### More Mods

What is the units digit for the number 123^(456) ?

### N000ughty Thoughts

Factorial one hundred (written 100!) has 24 noughts when written in full and that 1000! has 249 noughts? Convince yourself that the above is true. Perhaps your methodology will help you find the number of noughts in 10 000! and 100 000! or even 1 000 000!

### Novemberish

a) A four digit number (in base 10) aabb is a perfect square. Discuss ways of systematically finding this number. (b) Prove that 11^{10}-1 is divisible by 100.

# Mod 3

##### Stage: 4 Challenge Level:

Well done Richard Mycroft, age 16 from Melbourn Village College, Cambridgeshire and Selvan Gnanakumaran and Tony Cardell for your solutions.

We assume here that $a$ and $b$ are integers and $a^2+ b^2$ is divisible by $3$.

Here is Richard's which uses modulus arithmetic.

Any number is either $-1$, $0$, or $1\pmod{3}$. For any number $n$ we have $n^2 = 0$ or $1 \pmod3$ As $-1^2 = 1, 0^2 = 0$and $1^2 = 1$

Therefore $n^2 = 0 \pmod 3$ if $n = 0 \pmod 3$, or $n^2= 1 \pmod 3$ if $n = 1$ or $-1 \pmod 3$.

If $a^2 + b^2$ is divisible by 3 then $a^2 + b^2 = 0 \pmod 3$. Now, $N \pmod 3 + M \pmod 3 =N +M \pmod 3$. Therefore if both $a$ and $b$ are not divisible by 3 then $$a^2 + b^2 = 2 = -1 \pmod 3$$ If one of $a$ and $b$ is not divisible by $3$ (but the other is) then: $$a^2 + b^2 =1 \pmod 3.$$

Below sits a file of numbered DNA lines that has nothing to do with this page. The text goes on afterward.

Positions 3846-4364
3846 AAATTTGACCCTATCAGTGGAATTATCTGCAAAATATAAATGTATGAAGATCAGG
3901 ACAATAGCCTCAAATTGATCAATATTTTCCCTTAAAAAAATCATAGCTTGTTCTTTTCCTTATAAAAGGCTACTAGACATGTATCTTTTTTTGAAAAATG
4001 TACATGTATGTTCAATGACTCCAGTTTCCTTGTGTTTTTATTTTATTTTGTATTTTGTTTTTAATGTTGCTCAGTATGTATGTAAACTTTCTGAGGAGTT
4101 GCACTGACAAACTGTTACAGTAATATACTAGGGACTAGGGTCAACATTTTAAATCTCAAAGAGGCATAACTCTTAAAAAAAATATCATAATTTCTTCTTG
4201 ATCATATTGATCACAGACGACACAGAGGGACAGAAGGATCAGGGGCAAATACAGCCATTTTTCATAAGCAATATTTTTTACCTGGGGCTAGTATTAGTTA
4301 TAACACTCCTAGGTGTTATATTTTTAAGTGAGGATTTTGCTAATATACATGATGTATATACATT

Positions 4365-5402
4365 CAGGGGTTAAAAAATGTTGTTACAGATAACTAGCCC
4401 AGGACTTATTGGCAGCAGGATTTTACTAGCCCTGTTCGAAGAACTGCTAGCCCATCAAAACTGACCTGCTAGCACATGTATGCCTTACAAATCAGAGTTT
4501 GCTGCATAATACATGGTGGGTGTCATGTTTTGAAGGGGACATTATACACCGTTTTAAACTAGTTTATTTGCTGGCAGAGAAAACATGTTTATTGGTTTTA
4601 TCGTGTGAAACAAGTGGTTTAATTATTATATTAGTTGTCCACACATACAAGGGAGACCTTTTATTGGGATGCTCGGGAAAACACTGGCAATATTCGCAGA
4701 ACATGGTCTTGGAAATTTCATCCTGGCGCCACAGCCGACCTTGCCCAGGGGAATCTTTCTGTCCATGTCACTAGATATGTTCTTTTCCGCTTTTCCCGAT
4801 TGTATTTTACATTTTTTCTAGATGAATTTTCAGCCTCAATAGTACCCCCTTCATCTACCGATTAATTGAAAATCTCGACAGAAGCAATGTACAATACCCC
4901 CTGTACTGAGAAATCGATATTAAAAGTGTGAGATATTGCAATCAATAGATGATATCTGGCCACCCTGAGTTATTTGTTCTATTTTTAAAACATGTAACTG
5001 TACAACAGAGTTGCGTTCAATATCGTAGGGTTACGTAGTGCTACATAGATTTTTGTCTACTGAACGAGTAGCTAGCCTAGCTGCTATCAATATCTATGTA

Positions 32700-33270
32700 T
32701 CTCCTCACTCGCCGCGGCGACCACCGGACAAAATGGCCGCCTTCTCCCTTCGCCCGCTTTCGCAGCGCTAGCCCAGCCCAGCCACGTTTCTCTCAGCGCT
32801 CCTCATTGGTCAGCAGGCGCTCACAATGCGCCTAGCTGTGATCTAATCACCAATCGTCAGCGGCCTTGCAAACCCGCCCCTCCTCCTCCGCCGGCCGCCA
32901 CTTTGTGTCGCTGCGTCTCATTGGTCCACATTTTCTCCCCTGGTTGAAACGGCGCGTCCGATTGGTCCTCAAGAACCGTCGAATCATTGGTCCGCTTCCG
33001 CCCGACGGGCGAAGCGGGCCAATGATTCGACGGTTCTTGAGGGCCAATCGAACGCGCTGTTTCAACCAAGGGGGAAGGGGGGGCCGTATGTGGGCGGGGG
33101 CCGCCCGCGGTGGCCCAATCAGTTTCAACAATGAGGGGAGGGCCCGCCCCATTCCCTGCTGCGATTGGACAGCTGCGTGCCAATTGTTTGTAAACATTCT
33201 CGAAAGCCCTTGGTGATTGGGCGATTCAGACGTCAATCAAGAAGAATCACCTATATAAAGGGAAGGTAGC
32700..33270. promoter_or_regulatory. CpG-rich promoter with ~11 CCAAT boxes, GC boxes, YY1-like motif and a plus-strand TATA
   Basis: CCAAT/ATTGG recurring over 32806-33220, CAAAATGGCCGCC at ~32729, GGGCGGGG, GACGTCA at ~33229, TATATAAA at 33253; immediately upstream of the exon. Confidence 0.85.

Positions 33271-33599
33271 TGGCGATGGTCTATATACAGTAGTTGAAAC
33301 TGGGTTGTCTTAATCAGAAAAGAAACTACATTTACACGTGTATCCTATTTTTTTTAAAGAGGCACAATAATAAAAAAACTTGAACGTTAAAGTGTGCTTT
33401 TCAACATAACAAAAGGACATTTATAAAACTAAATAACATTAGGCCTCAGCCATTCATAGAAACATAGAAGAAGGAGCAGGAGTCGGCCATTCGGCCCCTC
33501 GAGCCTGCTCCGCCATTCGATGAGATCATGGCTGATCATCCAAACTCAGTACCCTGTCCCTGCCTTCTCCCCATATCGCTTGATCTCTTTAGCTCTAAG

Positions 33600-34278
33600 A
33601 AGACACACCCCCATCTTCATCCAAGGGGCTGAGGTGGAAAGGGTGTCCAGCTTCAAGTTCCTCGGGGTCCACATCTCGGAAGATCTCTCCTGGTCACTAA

In both cases $a^2 + b^2$ is not divisible by $3$. So if $a^2 + b^2$ is divisible by $3$ then both $a$ and $b$ are divisible by $3$.

Here is Tony's proof which is of course equivalent. Any number $n$ falls into one of three categories, having a remainder of $0$, $1$ or $2$ when divided by $3$. Therefore any number $n^2$ will have a remainder $0^2 = 0$, $1^2 = 1$, or $2^2 = 4$, also giving a remainder $1$ when divided by $3$. For $a^2+ b^2$ to be divisible by $3$, it must be congruent to $0 \pmod 3$. The only way for this to happen, since $a^2$ and $b^2$ can only be zero or one mod $3$ and so their maximum sum is two, is for them both to be zero mod $3$. If $a^2$ and $b^2$ are both zero mod $3$, they are both divisible by three, and thus both $a$ and $b$ are divisible by three.

Selvan proved this result in a different way: First say that if $a^2+ b^2$ is a multiple of $3$ then $a^2 + b^2 = 3n$ , where $n$ is a positive integer.

Now if $b$ is not a multiple of $3$, $b$ can be expressed in the form $3x \pm 1$, where $x$ is an integer. Therefore $$a^2 + (3x \pm 1)^2= 3n$$ so $$a^2= 3n - 9x^2 \pm 6x -1$$ and therefore $a^2$ is not a multiple of three as it is expressed as a multiple of three minus $1$. Hence $a$ is not a multiple of $3$, and therefore $a$ can be expressed in the form $$3y\pm 1$$where $y$ is a positive integer.

Therefore $$(3y \pm 1)^2 = 3n - 9x^2 \pm 6x - 1$$ and so $$9y^2 \pm 6y + 1 = 3n - 9x^2\pm 6x - 1$$ $$9y^2\pm 6y + 2 = 3n -9x^2 \pm 6x$$

The right hand side of the expression is a multiple of three, but the left hand side however is clearly not, as it is a multiple of three add $2$. Here is a contradiction.

When $b$ was said to be a non multiple of three, it led to saying that a must also be a non multiple, and a contradiction occurred. Therefore neither $a$ nor $b$ can be non multiples of three, hence if $a^2 + b^2$ is a multiple of three then $a$ and $b$ are both multiples of three.